When I got home my husband was waiting for me at the front door, along with our toddler and newborn. He had the beautiful news that the property we had been trying to sell….SOLD. And that is how I paid for a teacher training that would pay me be back a million times over. The training that would change the entire path of my life, and allow me to live my dharma. The path that would lead me to this moment in Mexico.

I imagine that if you are reading this, you too have experienced a call, a leap of faith for something you can’t verbally describe to others. When you start connecting to your true self you live in better alignment with the “I” that is undefinable. The true you (awareness) feels amazing, like coming Home, or should I say like coming OM.

OM is often described as saying YES to life, saying yes to your dharma. I often find myself wishing for everyone to experience this. However, everyone must find their own path here. I am so incredibly grateful for all those who have inspired me to listen to something BIG so I don’t have to pretend to be small. Because none of us are small. None of us are definable. How amazing that I get to witness people coming OM. Let the training begin. Swaha❤ 🕉 ⭐

TrustNatasha Scott is the owner of Starlit Yoga and a Lead Trainer for SOYA She specializes in yoga for chronic pain, prenatal and children’s yoga. Natasha will be leading the 200 hour Foundation Immersions at the lovely God’s Mountain Estate from April 13-29th near Penticton, and at Villa Xochipilli in Melaque Mexico Nov 20-Dec 6th. She will also lead the 300 Hr Professional Immersion at God’s Mountain Estate in two modules beginning in Oct 2020.

Chair Yoga

Teaching Elders Yoga

Many graduates from the SOYA Teacher Training find themselves out in the community once teacher training is complete, receiving requests from all walks of life for yoga classes. In 2014, I was asked to teach yoga to Elders at the Prince George Native Friendship Centre.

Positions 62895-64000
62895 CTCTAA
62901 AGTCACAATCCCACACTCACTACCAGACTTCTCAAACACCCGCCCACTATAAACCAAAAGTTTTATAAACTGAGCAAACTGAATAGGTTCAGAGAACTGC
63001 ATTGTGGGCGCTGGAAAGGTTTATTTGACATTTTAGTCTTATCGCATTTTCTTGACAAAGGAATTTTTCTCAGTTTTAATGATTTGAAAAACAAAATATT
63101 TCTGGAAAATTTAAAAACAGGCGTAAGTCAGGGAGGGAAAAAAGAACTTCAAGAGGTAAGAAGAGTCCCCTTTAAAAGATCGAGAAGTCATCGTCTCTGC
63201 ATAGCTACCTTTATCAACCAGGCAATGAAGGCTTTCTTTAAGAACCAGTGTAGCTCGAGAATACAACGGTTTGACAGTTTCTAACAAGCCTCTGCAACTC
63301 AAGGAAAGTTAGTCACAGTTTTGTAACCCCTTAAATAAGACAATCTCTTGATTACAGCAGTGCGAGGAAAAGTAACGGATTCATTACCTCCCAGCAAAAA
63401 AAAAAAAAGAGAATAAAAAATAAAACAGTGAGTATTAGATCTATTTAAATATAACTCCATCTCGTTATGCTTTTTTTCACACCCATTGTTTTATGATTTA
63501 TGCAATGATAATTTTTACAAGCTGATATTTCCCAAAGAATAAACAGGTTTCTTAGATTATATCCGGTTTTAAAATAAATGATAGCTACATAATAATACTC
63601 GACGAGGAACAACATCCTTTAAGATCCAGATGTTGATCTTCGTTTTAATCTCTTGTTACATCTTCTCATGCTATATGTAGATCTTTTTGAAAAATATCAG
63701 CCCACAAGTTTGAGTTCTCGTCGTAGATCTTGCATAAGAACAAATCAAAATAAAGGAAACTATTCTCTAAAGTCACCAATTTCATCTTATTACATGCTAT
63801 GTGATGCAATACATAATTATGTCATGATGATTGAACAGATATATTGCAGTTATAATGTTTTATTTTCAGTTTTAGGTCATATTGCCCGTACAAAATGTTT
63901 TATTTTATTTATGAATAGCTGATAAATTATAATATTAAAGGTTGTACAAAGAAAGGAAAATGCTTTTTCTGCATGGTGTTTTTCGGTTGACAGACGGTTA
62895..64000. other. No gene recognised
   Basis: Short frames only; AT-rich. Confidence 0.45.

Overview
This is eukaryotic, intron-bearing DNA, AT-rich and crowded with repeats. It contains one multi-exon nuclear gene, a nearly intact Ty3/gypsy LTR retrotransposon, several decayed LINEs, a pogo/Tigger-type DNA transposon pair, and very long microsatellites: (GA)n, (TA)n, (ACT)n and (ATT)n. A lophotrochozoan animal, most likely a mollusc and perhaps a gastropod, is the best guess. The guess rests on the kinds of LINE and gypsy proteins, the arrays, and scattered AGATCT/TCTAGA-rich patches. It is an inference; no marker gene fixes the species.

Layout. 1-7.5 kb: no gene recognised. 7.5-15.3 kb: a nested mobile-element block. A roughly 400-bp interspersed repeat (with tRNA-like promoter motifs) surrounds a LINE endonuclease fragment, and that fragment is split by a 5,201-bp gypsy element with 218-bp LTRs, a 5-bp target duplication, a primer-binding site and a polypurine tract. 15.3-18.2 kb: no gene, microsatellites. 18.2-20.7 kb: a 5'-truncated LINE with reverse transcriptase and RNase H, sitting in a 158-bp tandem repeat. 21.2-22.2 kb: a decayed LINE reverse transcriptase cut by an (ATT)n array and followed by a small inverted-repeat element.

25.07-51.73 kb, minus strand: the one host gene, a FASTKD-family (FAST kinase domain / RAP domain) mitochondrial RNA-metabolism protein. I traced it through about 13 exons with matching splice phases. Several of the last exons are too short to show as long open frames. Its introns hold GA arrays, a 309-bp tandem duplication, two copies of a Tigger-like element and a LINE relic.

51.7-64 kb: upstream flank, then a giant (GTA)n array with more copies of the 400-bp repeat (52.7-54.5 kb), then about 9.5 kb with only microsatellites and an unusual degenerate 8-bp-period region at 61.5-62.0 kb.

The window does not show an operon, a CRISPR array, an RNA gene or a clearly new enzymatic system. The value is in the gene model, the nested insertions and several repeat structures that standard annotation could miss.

After my first attempt to teach a conventional class to some of our Elders, one of them politely told me, “If you make me get down on the floor, I won’t be able to get back up again!” After a bit of trial and error we collaborated to create a class that is fun, accessible, and useful for seniors with a broad range of physical limitations and challenges. Here is an outline of things to consider when running a class for seniors.

Do create a welcoming environment! Your class may be a new and unfamiliar activity for your participants, and you will want them to feel safe.

Do consider providing water. It is easier for Elders to become dehydrated than it is for younger yogis.

Do consider reviewing the health survey with each Elder orally, rather than asking them to complete it in writing and hand it in. This is a great opportunity to get to know each participant better, to listen to their story of how they have come to participate in the class.

Do consider providing snacks or food. This is helpful for participants with blood sugar issues, and can provide valuable social connection for Elders who may be isolated, or living on modest incomes.

Do be open to questions and feedback during the class. Elders will be candid if they are not connecting with a pose or a cue, which is a great learning opportunity as a teacher to see if you can approach your description or demonstration in a different way.

Do be prepared for modifications! Elders with kyphosis / scoliosis, joint replacements, arthritis, or restrictions arising from injury or stroke may not be able to move readily into difficult hand mudras, backbends, etc.

Do be open to running classes that blend chair-based and non-chair based poses for Elders who may or may not be able to come down to the floor.

Do be ready to use props! Blocks and straps are helpful for modifying poses to allow for greater success. Blankets are a nice way for everyone to feel settled and grounded during a seated savasana.

Do be mindful of plans for coats, shoes, socks, etc. Elders who have not done yoga before may not know that it is traditionally done in bare feet, and will appreciate a “staging area” where they can store belongings. Be considerate that some participants, ie Elders with ulcer conditions in the feet due to diabetes, or heightened sensitivity to touch due to stroke complications, may find the bare foot expectation stressful, so make room for exceptions to the rules!

Do have fun and be real! Elders appreciate humor and levity in their classes.

Do move slowly in and out of poses, to allow tight and restricted joints and muscles to slowly release, and give Elders permission to stop in the pose at the point that feels best for them. Help them to learn about the first edge and deeper release points.

Do include simple hand mudras, pelvic floor engagement, breathing cues, resistance and release techniques, visualisations, pranayama, reading and meditations. Elders are very receptive to the “going within” aspects of yoga.

By Emma Faulkner, E-RYT500, SOYA Lead Trainer in Prince George. Emma will be co-leading the 200 hour Yoga Teacher Training in Prince George with Cindy Szekely this coming March. 

Empowered or Overpowered

I shouldn’t be writing this article, I don’t really want to, but I need to in case it will help someone – even just one person.